Britain's Prime Minister Theresa May arrives at Downing Street, in London, Monday, Jan. 28, 2019. Pro-Brexit British lawmakers were mounting a campaign Monday to rescue May's rejected European Union divorce deal in a parliamentary showdown this week. (Jonathan Brady/PA via AP)

London - Prime Minister Theresa May faces strong opposition on Tuesday as she tries to persuade lawmakers to back her plans for Britain to withdraw from the European Union.

Lawmakers will vote on several non-binding amendments to May's plans, which she submitted following a crushing defeat on the deal she has negotiated for Britain to leave the EU on March 29.

One key amendment seeks to commit the government to renegotiating a "backstop" arrangement designed to guarantee an open Irish border after Brexit, while another proposes extending the Brexit negotiating process beyond March.

The Commons, parliament's main elected house, rejected the withdrawal deal by 432 votes to 202 on January 15, delivering the biggest-ever defeat to a British government.

Lawmakers are expected to press May during Tuesday's debate to indicate when a second vote might be held on the deal.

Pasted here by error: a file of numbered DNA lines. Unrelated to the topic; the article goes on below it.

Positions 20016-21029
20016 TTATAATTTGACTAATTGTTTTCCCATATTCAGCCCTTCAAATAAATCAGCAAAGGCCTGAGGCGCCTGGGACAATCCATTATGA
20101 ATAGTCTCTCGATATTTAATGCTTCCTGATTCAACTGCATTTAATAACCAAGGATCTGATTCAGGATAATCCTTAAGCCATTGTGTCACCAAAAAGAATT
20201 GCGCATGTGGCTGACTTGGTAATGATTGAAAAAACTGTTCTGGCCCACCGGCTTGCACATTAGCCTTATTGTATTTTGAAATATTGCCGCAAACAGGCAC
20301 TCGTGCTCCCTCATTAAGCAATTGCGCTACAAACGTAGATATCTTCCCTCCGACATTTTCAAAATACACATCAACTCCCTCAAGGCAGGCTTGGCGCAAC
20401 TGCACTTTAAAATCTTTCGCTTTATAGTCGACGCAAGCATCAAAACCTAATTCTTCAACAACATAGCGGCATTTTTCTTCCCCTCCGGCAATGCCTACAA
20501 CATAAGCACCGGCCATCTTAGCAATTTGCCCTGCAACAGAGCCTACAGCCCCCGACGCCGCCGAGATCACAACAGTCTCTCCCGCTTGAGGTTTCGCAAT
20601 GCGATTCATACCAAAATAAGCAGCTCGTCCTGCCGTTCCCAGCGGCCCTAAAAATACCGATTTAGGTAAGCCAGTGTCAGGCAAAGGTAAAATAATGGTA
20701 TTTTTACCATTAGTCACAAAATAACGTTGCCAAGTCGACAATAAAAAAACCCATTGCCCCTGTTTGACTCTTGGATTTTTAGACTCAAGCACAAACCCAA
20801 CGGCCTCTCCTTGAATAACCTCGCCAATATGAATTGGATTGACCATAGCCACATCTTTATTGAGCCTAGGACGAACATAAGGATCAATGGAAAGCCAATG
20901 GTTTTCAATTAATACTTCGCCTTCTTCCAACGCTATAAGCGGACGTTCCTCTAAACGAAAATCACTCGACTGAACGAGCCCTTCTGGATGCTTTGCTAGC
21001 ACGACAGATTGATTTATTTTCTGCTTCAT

Dozens of Conservative eurosceptics and 10 lawmakers from Northern Ireland's Democratic Unionist Party (DUP), which has propped up May's minority government since June 2017, voted against her deal two weeks ago.

They mainly oppose the backstop, which could place Northern Ireland under slightly different, indefinite arrangements from the rest of the United Kingdom.

After her defeat on January 15, May said she would seek "consensus" on the way forward in talks with opposition leaders, business groups and trade unions.

Labour leader Jeremy Corbyn, who refused to meet May, branded the talks a "stunt." Other opposition lawmakers who met her said there was little sign of compromise.